Home Google Announces Blink, Its Own Rendering Engine For WebKit

Google Announces Blink, Its Own Rendering Engine For WebKit

Google announced today that it is creating a new rendering engine, dubbed Blink, for the popular but controversial browser engine WebKit that powers browsers such as Chrome and Apple’s Safari. The move effectively “forks” WebKit, splitting up a common code base that Google and Apple, among others, had shared.

Blink will be an open source part of Google’s Chromium project, one intended to simplify the architecture of WebKit and provide transparency to Google’s work on the standard.

The move to create Blink has been in the works for several weeks, Google said. and originated among the engineers working on Google’s WebKit team. The problem was that the same WebKit code base supports different ports of WebKit, thus slowing everybody down. If Google were to have its own open source rendering engine, the pace of innovation could increase. Theoretically.

“It has gotten to a point now where we think everybody could move faster if we didn’t have to share the same code base for these different architectures,” said Linus Upson, VP of engineering on Google’s Open Web Platform team. “There is some advantage to sharing the same code base and you get efficiency of scale from doing that but there is also the cost of supporting different browsers, different ports, different architectures.”

Addressing the WebKit Monoculture

Several weeks ago, browser maker Opera said that it was ditching its own custom-built rendering engine Presto and going to WebKit and Chromium. This caused a minor firestorm among Web developers, particularly those afraid that Web competing Web standards were going to be a thing of the past and the standard would become WebKit by default. The argument was that other rendering engines, like Mozilla’s Gecko for Firefox and Microsoft’s Trident for Internet Explorer, would get pushed out of the market, especially in mobile.

Also, if WebKit had a monopoly on the Web, upstart browser makers using different rendering engine standards could be stifled.

By creating Blink, Google wants to assure browser developers that it’s addressing some of those concerns. Upson said:

One of the things is that a few weeks back when Opera said it was going to start using WebKit and Chromium, a number of people expressed concerns that people expressed that that the Web, particularly the mobile Web, was becoming a WebKit monoculture and in that kind of world standards wouldn’t matter because it just one implementation, the implementation becomes the standard.

We think that by doing this, it will really help strengthen standards on the Internet and address those concerns that people raised a few weeks back.

Google is trying to be a good Web citizen with Blink. It has set stringent guidelines for new features and APIs that emphasize standards, transparency and interoperability. Competition is also a good thing, Google says, because multiple rendering engines, like multiple browsers, will spur innovation and improve the health of the open Web platform.

“Everything we are doing is going to be open source, so it won’t change the way we do things on a day to day basis,” said Alex Komoroske, product manager on Google’s Open Web Platform team. “It is not going to change how we work with other browser vendors, standards bodies like the W3C and IETF an things like that. Much in the same way when we launched Chrome, we still have people today that contribute to Firefox and also we share a lot of open source code between Mozilla and Chrome.”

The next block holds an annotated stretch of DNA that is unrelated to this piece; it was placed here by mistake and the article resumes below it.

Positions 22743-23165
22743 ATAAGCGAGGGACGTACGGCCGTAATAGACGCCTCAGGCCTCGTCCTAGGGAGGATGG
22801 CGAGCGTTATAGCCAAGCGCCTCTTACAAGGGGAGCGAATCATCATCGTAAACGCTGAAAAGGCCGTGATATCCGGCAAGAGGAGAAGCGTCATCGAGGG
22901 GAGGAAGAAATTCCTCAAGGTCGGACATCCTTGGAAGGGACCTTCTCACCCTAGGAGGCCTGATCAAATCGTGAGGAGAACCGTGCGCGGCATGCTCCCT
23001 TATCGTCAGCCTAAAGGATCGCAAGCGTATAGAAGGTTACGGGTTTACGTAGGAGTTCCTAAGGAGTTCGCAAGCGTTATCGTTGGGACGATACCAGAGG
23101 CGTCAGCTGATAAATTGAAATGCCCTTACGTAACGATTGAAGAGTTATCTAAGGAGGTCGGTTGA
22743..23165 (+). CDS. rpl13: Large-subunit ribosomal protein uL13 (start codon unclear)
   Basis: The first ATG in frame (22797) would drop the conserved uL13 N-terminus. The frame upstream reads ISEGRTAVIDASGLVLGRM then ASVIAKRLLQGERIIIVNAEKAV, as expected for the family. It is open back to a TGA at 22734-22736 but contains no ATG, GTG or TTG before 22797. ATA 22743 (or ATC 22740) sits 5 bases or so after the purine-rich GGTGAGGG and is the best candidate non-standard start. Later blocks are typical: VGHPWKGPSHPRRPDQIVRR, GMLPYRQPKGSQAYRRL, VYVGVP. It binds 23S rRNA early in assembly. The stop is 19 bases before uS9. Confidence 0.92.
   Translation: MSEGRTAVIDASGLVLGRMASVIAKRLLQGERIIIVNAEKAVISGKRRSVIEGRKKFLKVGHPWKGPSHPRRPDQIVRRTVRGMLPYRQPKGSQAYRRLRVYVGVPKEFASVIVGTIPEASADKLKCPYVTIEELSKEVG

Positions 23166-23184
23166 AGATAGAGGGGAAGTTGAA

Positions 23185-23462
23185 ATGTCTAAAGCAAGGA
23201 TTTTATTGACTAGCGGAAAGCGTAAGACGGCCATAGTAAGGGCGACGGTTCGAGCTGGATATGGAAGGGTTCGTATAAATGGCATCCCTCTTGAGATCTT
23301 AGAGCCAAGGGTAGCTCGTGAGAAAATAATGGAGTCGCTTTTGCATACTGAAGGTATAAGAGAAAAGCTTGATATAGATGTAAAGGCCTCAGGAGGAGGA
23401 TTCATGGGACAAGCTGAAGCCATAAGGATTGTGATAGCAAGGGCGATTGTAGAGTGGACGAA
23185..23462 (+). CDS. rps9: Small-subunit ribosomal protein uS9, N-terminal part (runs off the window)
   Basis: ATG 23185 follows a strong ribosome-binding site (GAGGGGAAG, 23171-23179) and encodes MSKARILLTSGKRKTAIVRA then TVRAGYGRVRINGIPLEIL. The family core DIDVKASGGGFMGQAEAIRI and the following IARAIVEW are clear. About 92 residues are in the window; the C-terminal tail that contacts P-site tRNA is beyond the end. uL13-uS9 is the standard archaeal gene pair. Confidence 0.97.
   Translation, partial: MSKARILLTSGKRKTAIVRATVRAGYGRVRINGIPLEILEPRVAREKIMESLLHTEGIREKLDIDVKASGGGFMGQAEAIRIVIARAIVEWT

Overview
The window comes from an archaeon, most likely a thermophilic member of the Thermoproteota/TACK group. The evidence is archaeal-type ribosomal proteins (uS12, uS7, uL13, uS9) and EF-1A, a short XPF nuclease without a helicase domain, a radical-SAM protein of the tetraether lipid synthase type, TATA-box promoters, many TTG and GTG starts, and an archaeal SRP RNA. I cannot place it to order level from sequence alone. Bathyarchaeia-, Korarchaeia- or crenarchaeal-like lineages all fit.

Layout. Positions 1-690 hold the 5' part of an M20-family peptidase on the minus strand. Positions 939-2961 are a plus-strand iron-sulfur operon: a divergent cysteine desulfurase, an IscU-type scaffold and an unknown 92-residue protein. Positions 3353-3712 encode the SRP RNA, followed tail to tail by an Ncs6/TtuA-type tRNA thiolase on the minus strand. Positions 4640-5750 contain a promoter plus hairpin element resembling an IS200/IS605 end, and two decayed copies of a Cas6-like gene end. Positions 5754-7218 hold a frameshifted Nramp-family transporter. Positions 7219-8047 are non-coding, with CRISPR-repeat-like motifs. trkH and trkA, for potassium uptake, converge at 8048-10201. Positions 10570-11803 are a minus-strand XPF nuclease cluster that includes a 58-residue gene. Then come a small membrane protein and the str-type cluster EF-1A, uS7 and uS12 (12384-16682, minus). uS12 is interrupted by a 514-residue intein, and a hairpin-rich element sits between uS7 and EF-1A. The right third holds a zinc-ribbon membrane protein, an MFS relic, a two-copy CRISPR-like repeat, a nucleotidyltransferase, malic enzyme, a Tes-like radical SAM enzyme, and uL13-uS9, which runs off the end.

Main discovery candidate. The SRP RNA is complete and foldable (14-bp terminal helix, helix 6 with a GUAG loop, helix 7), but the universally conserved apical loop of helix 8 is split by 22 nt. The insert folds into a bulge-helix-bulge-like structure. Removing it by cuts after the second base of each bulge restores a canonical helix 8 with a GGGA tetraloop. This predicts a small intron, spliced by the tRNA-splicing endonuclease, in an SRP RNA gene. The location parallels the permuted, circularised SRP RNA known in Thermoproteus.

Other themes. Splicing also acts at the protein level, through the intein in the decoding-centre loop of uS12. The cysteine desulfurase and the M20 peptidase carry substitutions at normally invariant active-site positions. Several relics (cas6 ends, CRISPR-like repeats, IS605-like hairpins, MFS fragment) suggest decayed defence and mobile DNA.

Rethinking WebKit

With Blink, Google has been able to eliminate some of the constraints created by the single code base in a multi-process architecture. This has enabled Upson and his team to rethink many of the old problems that Google’s engineers had not solved because of the previous limitations. 

“Now that we have come to grips with it, we have been brainstorming our wish list for the architecture that can speed ability and performance,” Komoroske said.

Blink is a step in the road for Google and WebKit. The code base will not change on Day One. But it offers freedom to make changes that were engineers previously would not have considered.

“Now, with that constraint changed, I am seeing tons of ideas percolate up. I am not sure which ones are going to be meaningful and have a huge impact and which ones will just be minor improvements but just watching the mindset change has been different,” Upson said.

The danger comes from fragmentation. Too many cooks in the WebKit kitchen could create forks that make it harder for developers to create applications that are compatible across browsers. That is why Upson and Komoroske are stressing that Blink and Chromium will be compatible and that Google will be very transparent with the changes it makes. 

Some developers are optimistic about Blink.

“I think competition is a healthy thing in this arena,” said Dave Wasmer, an engineer with Boston-based mobile cloud services provider Kinvey. “With Opera’s move to WebKit, lots of people were concerned about stagnation if browsers coalesced around a single rendering engine. As always, it is a balancing act. Too much fragmentation and proprietary, non-standard features, and we’ve got Browser Wars: Round 2. But Android has certainly helped push Apple to make iOS even better, and competition in browsers can certainly help. Overall, like I said, I’m cautiously optimistic.”

Is Blink good for WebKit and the Web? Let us know your thoughts in the comments. 

Top image courtesy Shutterstock

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